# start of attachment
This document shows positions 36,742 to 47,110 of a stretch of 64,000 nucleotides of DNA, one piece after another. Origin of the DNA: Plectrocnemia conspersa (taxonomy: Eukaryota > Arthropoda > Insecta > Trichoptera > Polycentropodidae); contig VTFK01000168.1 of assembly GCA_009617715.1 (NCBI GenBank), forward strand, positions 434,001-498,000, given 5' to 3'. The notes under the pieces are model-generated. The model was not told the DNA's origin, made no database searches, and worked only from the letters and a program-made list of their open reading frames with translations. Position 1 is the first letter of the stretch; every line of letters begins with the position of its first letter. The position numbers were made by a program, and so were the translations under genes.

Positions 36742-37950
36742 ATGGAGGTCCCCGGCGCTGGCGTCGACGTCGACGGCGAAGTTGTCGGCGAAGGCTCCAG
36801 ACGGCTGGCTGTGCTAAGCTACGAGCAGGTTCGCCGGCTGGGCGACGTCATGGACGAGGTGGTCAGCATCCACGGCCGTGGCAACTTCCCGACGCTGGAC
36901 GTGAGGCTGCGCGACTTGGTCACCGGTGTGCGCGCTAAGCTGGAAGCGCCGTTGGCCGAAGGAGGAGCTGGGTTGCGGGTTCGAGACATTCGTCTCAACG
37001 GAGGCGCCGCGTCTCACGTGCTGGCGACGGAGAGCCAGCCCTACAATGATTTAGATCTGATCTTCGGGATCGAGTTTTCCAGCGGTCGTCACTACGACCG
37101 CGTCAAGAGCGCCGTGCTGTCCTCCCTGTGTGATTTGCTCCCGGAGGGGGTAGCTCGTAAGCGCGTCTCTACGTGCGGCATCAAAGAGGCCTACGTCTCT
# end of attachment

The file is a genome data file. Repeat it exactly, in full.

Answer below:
This document shows positions 36,742 to 47,110 of a stretch of 64,000 nucleotides of DNA, one piece after another. Origin of the DNA: Plectrocnemia conspersa (taxonomy: Eukaryota > Arthropoda > Insecta > Trichoptera > Polycentropodidae); contig VTFK01000168.1 of assembly GCA_009617715.1 (NCBI GenBank), forward strand, positions 434,001-498,000, given 5' to 3'. The notes under the pieces are model-generated. The model was not told the DNA's origin, made no database searches, and worked only from the letters and a program-made list of their open reading frames with translations. Position 1 is the first letter of the stretch; every line of letters begins with the position of its first letter. The position numbers were made by a program, and so were the translations under genes.

Positions 36742-37950
36742 ATGGAGGTCCCCGGCGCTGGCGTCGACGTCGACGGCGAAGTTGTCGGCGAAGGCTCCAG
36801 ACGGCTGGCTGTGCTAAGCTACGAGCAGGTTCGCCGGCTGGGCGACGTCATGGACGAGGTGGTCAGCATCCACGGCCGTGGCAACTTCCCGACGCTGGAC
36901 GTGAGGCTGCGCGACTTGGTCACCGGTGTGCGCGCTAAGCTGGAAGCGCCGTTGGCCGAAGGAGGAGCTGGGTTGCGGGTTCGAGACATTCGTCTCAACG
37001 GAGGCGCCGCGTCTCACGTGCTGGCGACGGAGAGCCAGCCCTACAATGATTTAGATCTGATCTTCGGGATCGAGTTTTCCAGCGGTCGTCACTACGACCG
37101 CGTCAAGAGCGCCGTGCTGTCCTCCCTGTGTGATTTGCTCCCGGAGGGGGTAGCTCGTAAGCGCGTCTCTACGTGCGGCATCAAAGAGGCCTACGTCTCT